DVDs are a far better option and at an average price of $2 outright or $1 for a swap, they are a cheap way to spend a couple of hours. Of course, you actually have to get off your bum and go to the market to buy them which is easier said than done when you are feeling particularly slothful or hung-over like hell and it is 4000 degrees outside. I chuckle silently at the thought of everybody in the west paying $15 + to see the Bourne Ultimatum when I paid $1 to see it the day after it came out. In fact, the pirate scene in Cambodia is so professional, I am sure some titles are burnt to DVD before the crew and cast have even finished shooting the movie! Luckily, we do not seem to suffer from the fate that many encounter when buying movies in Indonesia. There, it is not uncommon to buy a movie that has been shot with a handycam in a cinema. Complete with audience laughter and silhouetted heads walking past, these movies frustrate rather than entertain.

In Cambodia, you pretty much get what you pay for although recently I bought the same DVD 4 times before I finally got one that didn't freeze on me. Obviously a bad batch but to be fair, the vendor was only too happy to keep exchanging at no cost. You can also buy entire seasons of your favourite shows like My Name is Earl, the Sopranos and Sex in the City which then provide you with hours of entertainment. Music videos of live performances and anthologies of bands like KISS and AC/DC are also available and these can really come in handy. Recently I was woken up by my Khmer neighbours playing karaoke at 6AM. My solution? Simple. I wheeled my stereo over to the window and fired up my DVD of Rage Against the Machine's "Killing in the name of..." LIVE @ Lollapalooza. Played through my Sony tower speakers, it was better than actually being at the concert. When it finished, there was a deathly silence from next door. Problem solved.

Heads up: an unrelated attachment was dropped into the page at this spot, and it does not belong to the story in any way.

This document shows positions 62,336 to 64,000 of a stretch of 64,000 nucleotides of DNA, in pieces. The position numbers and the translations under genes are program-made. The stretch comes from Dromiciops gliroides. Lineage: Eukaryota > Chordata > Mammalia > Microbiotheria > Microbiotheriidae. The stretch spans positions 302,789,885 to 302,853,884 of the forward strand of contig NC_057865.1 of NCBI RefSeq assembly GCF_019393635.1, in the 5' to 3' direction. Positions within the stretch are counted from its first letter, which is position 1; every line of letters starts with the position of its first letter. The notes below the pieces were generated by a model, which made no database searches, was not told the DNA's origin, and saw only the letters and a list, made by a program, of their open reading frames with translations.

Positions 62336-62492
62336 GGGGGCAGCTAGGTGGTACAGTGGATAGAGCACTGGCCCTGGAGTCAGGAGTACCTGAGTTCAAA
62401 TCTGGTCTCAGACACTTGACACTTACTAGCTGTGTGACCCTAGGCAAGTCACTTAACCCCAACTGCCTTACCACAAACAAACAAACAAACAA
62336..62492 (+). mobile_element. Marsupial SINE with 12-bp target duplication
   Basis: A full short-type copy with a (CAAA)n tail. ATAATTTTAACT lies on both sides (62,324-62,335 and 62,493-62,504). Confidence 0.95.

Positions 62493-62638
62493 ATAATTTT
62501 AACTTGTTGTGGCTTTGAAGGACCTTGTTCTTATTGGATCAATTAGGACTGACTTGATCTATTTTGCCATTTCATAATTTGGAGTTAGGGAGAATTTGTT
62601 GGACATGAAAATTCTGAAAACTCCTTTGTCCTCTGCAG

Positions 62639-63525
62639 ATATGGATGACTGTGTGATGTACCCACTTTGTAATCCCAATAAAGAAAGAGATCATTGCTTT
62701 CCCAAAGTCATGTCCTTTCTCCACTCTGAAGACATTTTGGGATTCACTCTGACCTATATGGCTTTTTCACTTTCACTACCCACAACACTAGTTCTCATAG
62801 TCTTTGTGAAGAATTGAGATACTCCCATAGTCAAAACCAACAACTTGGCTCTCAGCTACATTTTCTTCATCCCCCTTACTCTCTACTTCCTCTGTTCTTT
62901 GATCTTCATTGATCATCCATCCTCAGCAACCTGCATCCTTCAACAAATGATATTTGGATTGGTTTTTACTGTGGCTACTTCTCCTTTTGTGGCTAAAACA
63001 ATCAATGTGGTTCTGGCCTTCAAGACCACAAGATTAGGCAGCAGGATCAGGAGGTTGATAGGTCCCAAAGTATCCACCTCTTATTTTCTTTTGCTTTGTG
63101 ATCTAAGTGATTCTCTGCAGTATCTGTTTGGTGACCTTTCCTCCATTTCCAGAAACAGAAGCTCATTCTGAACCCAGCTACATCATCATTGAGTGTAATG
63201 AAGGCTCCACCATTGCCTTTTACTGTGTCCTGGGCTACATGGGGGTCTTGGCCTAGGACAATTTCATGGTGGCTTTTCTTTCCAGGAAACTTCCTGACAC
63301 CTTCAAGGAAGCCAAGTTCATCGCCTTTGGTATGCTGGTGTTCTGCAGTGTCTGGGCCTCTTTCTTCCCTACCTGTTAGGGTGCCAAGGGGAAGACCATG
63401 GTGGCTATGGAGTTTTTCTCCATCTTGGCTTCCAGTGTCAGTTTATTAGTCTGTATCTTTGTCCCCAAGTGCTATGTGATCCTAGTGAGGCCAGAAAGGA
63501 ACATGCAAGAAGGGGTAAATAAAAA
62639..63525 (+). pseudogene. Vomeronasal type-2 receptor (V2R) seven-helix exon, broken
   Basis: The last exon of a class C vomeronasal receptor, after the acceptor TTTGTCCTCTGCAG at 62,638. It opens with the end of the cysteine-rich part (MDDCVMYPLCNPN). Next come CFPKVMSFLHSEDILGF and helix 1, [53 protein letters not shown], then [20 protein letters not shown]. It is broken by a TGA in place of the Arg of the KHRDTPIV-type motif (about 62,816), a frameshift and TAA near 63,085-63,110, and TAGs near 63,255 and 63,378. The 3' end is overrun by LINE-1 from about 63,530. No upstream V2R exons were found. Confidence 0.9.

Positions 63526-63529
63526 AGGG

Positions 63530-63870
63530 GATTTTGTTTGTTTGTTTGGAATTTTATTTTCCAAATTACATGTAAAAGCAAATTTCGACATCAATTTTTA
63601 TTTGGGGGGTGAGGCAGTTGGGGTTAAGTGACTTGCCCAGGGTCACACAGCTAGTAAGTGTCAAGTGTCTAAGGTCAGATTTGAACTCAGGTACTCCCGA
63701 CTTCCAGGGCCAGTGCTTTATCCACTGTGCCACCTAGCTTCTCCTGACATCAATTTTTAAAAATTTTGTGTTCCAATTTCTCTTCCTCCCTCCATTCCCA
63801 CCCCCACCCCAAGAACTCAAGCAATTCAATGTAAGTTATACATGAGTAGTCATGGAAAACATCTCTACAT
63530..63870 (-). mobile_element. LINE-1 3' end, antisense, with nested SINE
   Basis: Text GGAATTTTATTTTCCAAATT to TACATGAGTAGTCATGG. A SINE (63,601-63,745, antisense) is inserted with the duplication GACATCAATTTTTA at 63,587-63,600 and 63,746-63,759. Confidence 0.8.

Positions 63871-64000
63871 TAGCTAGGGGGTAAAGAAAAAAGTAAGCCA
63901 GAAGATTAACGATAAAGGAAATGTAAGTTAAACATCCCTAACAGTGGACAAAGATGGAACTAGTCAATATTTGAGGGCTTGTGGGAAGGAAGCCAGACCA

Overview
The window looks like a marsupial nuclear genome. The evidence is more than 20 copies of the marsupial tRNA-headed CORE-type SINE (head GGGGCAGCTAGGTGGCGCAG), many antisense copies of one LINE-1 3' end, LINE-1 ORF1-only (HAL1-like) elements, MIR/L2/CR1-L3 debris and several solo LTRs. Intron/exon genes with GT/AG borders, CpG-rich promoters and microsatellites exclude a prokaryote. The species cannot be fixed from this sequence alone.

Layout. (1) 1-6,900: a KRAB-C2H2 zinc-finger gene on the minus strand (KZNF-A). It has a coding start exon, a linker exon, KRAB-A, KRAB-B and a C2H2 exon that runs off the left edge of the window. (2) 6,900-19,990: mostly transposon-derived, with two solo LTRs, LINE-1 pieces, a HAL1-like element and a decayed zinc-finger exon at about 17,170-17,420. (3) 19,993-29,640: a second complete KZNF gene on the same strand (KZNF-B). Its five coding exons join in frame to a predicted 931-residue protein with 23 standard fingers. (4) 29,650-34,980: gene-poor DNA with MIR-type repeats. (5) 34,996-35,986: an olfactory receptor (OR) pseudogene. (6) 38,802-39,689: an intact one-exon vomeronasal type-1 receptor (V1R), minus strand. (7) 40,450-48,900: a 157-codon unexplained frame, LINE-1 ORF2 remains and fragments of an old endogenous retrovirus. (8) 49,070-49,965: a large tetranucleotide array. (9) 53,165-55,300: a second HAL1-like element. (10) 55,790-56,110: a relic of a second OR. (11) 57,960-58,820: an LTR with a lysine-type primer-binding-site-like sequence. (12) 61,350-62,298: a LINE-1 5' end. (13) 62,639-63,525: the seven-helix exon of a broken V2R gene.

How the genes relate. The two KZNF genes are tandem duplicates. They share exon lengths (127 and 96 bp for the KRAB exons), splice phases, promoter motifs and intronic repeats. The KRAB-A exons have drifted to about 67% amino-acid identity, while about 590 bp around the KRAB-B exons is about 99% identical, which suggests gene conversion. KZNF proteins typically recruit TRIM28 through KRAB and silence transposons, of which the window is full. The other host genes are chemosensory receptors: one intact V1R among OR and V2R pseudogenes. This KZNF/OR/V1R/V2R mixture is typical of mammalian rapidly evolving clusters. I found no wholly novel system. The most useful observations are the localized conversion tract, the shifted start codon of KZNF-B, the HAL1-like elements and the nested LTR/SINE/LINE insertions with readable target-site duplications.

Of course the other option is computer / TV games but to be honest, I have never been a gamer. I recently bought my first PC game because I thought it might be fun to have it as an option when bored. I thought it would be a simple matter of inserting the CD and auto-installing. Alas, it had been pirated in a whole bunch of separate files that required you to have the knowledge of Bill Gates to install the bloody thing. Needless to say, my PC gaming career never got started. As an aside, I should also mention that you can buy ANY software programme you require for a few bucks at the market. Windows Vista, Adobe, MacAfee Anti Virus, Web authoring tools etc….it's all there for the taking.

So with limited entertainment options available here in Phnom Penh, many of us become DViDiots.They pile up under coffee tables and in bookshelves like takeaway food pamphlets and collect dust until we finally swap them for new titles. Sometimes they get sent home for family to enjoy and Cambodia is a great place to compile a great library of DVD classics to revisit again and again. The television is a secondary option and has to be approached with patience and a deep breath. Occasionally you happen upon a great show, movie or documentary, but it is very random. The sooner someone opens an expat cinema the better, but until then, our living rooms serve the purpose well and the sooner I scrape together the money for a big flat screen and a popcorn machine the better!